PM: Critics should praise our economic achievements

Netanyahu attacks critics of his economic policy, says economy improved and standard of living increased.

By NADAV SHEMER
July 23, 2012 02:42
1 minute read.
Economic outlook.

economic outlook graph economy money 311. (photo credit: Stockbyte)

 
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Prime Minister Binyamin Netanyahu attacked critics of his economic policy Sunday, saying they should be complimenting the government for its strong performance rather than suggesting “populist” steps that would damage the economy.

“The data show that the Israeli economy has improved in relation to other economies, and that the standard of living has increased,” Netanyahu said at the weekly cabinet meeting. “So why are there detractors who say we need to change how we divide the pie? They fail to understand that if we deal solely with how to divide the pie and not with how to increase it, we will be left with only crumbs.”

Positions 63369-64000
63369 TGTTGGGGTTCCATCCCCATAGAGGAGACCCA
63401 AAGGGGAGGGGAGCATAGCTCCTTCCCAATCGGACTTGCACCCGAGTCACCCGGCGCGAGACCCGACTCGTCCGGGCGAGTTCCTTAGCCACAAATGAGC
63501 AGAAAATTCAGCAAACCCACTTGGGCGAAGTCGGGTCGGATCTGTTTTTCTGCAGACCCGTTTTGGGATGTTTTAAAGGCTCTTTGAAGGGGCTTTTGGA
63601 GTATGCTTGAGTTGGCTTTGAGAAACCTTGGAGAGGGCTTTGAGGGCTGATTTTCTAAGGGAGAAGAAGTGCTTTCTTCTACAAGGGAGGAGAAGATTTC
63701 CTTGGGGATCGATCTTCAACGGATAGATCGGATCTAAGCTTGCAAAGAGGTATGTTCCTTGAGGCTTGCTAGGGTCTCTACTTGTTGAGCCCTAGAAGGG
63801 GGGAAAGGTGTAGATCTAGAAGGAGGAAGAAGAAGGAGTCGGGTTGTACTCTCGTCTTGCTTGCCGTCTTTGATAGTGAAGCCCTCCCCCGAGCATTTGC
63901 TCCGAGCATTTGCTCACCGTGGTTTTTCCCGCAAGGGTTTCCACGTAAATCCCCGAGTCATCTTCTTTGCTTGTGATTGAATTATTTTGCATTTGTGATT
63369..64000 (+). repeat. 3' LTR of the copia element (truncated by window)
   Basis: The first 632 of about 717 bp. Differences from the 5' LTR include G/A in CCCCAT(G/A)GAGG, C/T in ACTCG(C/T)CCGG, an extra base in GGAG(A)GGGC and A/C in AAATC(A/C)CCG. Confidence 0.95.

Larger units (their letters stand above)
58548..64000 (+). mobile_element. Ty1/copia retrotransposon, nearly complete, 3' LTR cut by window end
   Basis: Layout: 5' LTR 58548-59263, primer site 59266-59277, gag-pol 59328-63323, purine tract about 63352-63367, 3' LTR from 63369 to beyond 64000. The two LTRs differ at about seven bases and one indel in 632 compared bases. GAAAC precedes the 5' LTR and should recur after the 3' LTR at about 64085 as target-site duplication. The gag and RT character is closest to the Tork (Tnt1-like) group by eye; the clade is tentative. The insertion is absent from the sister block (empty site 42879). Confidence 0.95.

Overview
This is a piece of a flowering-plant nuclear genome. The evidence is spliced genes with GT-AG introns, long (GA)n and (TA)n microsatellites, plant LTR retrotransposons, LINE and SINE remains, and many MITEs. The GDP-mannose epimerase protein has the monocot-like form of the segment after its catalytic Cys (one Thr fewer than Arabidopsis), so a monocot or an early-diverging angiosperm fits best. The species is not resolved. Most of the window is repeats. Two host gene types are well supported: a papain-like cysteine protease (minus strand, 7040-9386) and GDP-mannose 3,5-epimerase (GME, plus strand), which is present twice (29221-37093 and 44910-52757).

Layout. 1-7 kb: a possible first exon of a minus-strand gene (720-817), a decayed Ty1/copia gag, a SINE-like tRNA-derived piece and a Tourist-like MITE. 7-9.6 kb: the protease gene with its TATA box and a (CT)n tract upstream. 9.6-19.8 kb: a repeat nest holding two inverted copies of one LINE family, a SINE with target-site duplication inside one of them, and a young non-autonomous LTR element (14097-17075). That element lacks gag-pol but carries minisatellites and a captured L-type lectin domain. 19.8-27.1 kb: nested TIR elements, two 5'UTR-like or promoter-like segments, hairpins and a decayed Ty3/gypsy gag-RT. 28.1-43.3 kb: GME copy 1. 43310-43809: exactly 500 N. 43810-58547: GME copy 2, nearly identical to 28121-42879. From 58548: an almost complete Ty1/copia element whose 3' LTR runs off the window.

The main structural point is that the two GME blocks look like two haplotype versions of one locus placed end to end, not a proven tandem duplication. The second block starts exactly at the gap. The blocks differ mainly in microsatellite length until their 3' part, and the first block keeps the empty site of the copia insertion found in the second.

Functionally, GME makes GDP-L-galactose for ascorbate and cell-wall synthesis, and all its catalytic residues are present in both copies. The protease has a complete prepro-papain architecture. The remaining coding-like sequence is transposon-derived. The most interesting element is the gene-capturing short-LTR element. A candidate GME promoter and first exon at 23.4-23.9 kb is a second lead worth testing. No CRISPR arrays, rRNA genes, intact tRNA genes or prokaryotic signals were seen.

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Netanyahu acknowledged that there were still some stumbling blocks in the way of increased growth, naming economic over-concentration and centralized labor unions as two such problems. He said the government would continue to deal with powerful corporations, in apparent reference to a bill currently before the Knesset aimed at prohibiting cross-ownership of large financial and non-financial corporations.

Opposition leader Shelly Yechimovich said Netanyahu’s comments demonstrate that he apparently lives somewhere other than Israel. She said that he was more responsible than anyone for the lagging state revenues, as the tax reforms he initiated while finance minister in 2003 “created a massive NIS 30 million hole” which is now being earned back from the middle class.

“Gaps between rich and poor have expanded to shameful proportions during his tenure,” Yechimovich said. “Whereas things like education, health and personal security used to be afforded to citizens as basic rights – they can now only be obtained through paying huge sums of money. No play on words can cover up the loss of homes and job security being experienced by the Israeli public.”

Meanwhile, the cabinet approved a draft bill to create an agency to assist small and medium-sized businesses. If approved by the Knesset, the authority will be tasked with proposing regulatory steps to remove barriers to the success of Israel’s 450,000 small and medium businesses – which constitute 99 percent of total businesses and employ 55 percent of the total work force.

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